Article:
Friday, November 13, 2009
This time last year we were preparing for our trip to Ethiopia to pick up our daughter. I am finding myself remembering how I felt during those anxious and uncertain months. They were filled with expectant joy but also with so many questions and fears. We first thought we might take our sons with us. We were served with a healthy dose of reality when we found out all the shots we needed to get to protect us from communicable diseases. It was a vivid reminder that much of the world has many more challenges and many fewer opportunties than we have here. We decided that taking the boys at this stage with all the other stresses was probably not the right decision for our family. A family friend, who we found out was also adopted, volunteered to take our boys for the time we were away which was an amazing gift to us. They told us it gave them a way to be a part of what we were doing.
The long flight to Ethiopia by way of Amsterdam gave my husband and I lots of time to think and talk about this journey we had embarked on both literally and the longer path ahead. It is hard to wrap your mind around that your child was born and lives half a world away with a reality so different from our own. Meeting Leyla for the first time was a life altering experience in some ways very similar to the experience with the births of our two sons and in some ways very different. The memory that is most vivid for me was watching my husband’s eyes fill with happy tears when he saw our little girl for the first time. These are some of the photos from our first meeting.
As part of that first meeting, we were treated to a traditional coffee ceremony. It was a wonderful way to meet our daughter and be introduced to a part of her culture. The women wore beautifully embroidered dresses and the floors was decorated with reeds. The smell of fresh coffee roasting filled the air and there was a true sense of celebration.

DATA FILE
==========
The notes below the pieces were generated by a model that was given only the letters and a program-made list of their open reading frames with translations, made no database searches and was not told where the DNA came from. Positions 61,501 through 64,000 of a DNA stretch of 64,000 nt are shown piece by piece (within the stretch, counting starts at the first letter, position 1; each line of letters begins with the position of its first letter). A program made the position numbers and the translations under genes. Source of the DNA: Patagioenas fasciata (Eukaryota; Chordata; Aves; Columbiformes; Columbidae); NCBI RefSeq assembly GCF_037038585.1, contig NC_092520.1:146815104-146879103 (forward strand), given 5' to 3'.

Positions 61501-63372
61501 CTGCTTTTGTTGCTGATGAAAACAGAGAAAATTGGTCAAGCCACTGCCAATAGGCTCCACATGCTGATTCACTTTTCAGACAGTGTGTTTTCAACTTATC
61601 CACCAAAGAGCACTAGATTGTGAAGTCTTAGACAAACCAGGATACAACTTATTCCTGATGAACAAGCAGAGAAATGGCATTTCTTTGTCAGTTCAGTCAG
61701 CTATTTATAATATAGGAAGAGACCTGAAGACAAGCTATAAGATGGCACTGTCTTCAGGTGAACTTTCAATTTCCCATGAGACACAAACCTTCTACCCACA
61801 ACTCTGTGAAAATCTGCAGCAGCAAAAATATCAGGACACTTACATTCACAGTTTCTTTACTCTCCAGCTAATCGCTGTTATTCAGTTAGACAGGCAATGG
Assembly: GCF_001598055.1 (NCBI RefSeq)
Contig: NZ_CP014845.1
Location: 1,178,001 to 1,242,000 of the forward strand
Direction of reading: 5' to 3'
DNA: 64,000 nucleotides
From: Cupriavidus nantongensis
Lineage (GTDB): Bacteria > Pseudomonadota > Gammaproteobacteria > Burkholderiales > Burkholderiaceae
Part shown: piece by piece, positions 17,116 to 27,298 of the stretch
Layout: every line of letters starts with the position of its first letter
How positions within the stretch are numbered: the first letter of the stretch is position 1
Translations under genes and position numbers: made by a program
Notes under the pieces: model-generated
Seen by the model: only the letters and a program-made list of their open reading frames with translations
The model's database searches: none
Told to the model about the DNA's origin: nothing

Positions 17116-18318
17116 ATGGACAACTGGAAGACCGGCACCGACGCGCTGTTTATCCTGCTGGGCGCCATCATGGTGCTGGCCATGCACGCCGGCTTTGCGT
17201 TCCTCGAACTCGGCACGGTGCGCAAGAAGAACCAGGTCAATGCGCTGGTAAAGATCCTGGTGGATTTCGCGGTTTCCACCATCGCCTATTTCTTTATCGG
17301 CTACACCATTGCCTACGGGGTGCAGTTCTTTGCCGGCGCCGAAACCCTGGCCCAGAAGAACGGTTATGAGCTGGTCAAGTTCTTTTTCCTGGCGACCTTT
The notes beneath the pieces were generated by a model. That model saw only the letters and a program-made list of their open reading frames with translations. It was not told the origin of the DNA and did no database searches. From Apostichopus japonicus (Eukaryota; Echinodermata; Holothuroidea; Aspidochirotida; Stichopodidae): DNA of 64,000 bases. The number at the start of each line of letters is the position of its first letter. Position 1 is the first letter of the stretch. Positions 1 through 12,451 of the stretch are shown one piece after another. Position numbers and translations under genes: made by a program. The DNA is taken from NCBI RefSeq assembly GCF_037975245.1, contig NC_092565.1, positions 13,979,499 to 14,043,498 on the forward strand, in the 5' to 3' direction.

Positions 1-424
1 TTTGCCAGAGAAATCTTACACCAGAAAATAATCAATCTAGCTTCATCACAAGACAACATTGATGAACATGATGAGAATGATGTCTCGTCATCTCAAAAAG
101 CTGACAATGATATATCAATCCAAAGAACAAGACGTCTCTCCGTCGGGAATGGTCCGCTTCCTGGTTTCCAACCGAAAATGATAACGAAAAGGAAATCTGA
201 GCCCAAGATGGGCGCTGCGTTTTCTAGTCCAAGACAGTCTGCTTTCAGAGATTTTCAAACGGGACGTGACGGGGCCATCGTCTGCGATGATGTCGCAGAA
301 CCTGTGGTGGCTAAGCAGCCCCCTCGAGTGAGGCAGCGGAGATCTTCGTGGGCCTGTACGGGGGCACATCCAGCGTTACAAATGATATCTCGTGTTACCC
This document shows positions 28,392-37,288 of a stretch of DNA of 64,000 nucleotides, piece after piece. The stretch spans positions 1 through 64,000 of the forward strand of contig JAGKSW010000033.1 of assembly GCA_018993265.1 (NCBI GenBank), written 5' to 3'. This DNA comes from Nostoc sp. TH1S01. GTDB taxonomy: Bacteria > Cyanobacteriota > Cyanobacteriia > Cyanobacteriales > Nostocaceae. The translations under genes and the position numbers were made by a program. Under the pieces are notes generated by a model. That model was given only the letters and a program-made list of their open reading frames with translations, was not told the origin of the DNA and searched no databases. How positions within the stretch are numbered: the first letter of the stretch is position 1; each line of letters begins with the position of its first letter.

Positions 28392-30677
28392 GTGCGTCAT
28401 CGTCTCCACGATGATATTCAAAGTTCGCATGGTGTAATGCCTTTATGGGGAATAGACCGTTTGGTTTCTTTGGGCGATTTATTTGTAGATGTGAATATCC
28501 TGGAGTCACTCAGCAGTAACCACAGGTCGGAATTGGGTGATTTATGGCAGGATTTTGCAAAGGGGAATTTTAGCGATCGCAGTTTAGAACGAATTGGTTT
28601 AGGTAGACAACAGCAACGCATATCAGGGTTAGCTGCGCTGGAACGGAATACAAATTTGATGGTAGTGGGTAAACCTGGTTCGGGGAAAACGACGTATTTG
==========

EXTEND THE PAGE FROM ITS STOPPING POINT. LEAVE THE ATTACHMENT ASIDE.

Legend has it that more than 1,000 years ago, a goatherd in Ethiopia’s south-western highlands plucked a few red berries from some young green trees growing there in the forest and tasted them. He liked the flavour – and the feel-good effect that followed and the rest, as they say, is history. The Ethiopian province where they first blossomed – Kaffa – gave its name to coffee. Ethiopia is the original home of the coffee plant which still grows wild in the forest of the highlands. While nobody is sure exactly how coffee was originally discovered as a beverage, it is believed that its cultivation and use began as early as the 9th century.
The Blue Nile Children’s organization arranges traditional coffee ceremonies as part of their fund raising efforts on behalf of Ethiopian children. It is something I would like to do to share this amazing experience with my friends and family while helping this great organization. Their link is on the side of my blog. If you don't have an opportunity to sponsor a coffee ceremony, consider buying Ethiopian coffee - I have highlighted a few of my favorites. Their economy is very dependent on their coffee exports and it is a small way you can contribute.